"People Who Knock on the Door" may seem like a departure from the typical Patricia Highsmith fare. It is a story about the changes that occur in one family throughout the course of one year, a simple enough plot, but one filled with the sense of unease that proliferates Highsmith's writing. The novel is almost narrowly and simplistically focused at the beginning, but branches off as the story progresses, leaving readers unsure as to where to align themselves.
The novel opens rather vaguely, as Highsmith isn't one to state the obvious directly. The reader meets seventeen-year-old Arthur Alderman at the end of his senior year, ready to attend Columbia in the fall. When his fifteen-year-old brother Robbie becomes seriously ill, their father becomes a born-again Christian, suddenly devout to the Lord and expecting the same from his family. Arthur cannot align himself with his father's beliefs; he views his father as a hypocrite, a man who has preached the value of money all his life suddenly changing his beliefs and forcing his family to feel the same way. Arthur's mom goes along with this new life, in order to keep the peace, while his brother Robbie believes hook, line and sinker to the point of obsession.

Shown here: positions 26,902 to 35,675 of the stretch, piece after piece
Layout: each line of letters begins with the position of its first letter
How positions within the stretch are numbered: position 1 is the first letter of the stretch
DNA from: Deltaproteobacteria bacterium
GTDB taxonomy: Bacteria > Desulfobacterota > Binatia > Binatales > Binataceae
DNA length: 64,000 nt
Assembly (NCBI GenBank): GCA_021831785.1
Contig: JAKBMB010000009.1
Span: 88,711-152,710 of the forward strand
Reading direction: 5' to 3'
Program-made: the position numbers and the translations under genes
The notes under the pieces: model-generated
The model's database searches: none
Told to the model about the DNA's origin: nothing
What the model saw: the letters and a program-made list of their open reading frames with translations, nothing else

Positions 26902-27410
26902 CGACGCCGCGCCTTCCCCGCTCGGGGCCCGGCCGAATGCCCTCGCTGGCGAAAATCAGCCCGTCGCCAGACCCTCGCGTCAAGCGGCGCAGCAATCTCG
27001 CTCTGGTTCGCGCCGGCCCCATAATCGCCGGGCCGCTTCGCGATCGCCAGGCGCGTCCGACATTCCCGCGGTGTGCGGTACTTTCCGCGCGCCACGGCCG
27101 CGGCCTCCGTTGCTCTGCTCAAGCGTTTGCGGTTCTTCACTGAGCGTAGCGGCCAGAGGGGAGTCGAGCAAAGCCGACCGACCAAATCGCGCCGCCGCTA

When Arthur will not change his ways to suit his father, his father refuses to pay for college and kicks Arthur out of the house. Arthur's father cannot seem to see the damage he is creating in his own family, and when disaster strikes close to home and the tables are turned, it may be too late to reverse the changes he has wrought.
Highsmith spends a lot of the narrative following Arthur through his first year of college; it is a well-drawn portrait, but one that lacks the vividness of her best creations. Arthur rarely comes to life off the page, and that applies to the other characters as well. The story is somewhat predictable, the reader can easily guess most of what will unfold, but Highsmith is talented enough to maintain the suspense, subtly crafting cracks in Arthur's story. I found myself disliking the main character in the end; despite tragedy, he gets virtually everything he wants, but is he on the right side of the issues Highsmith writes about? And that is where the genius of "People Who Knock on the Door" lies - in the twists that take the reader from seeing everything from Arthur's perspective to questioning his ability to relate the story at hand.